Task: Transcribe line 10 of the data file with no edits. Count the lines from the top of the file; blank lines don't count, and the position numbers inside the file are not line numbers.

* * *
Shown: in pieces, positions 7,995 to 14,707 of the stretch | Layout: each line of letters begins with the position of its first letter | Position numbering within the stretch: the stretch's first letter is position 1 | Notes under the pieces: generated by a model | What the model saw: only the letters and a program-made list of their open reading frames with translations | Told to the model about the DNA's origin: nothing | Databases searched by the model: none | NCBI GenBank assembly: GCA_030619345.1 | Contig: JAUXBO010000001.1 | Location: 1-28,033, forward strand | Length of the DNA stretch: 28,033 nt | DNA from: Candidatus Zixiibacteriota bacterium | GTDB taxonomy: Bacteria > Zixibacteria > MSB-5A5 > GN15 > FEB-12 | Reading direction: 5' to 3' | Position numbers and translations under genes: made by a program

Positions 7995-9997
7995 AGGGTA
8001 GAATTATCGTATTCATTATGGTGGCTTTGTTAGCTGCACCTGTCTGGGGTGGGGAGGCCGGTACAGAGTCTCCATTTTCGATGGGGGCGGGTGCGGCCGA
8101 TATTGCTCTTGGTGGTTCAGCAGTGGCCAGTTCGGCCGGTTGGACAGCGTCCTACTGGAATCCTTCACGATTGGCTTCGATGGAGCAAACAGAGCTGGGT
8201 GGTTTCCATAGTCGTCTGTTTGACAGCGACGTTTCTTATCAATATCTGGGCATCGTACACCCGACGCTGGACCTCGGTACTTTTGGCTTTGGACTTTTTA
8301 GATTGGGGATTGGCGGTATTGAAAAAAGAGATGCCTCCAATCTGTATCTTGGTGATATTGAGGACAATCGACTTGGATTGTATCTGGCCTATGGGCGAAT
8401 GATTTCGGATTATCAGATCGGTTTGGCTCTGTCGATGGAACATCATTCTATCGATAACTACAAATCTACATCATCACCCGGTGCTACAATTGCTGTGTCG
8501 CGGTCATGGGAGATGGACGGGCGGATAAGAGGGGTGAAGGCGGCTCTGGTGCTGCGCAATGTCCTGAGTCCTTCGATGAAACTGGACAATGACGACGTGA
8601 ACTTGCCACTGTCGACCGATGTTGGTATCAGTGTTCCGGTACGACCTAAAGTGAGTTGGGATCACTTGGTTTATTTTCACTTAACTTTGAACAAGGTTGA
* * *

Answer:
8601 ACTTGCCACTGTCGACCGATGTTGGTATCAGTGTTCCGGTACGACCTAAAGTGAGTTGGGATCACTTGGTTTATTTTCACTTAACTTTGAACAAGGTTGA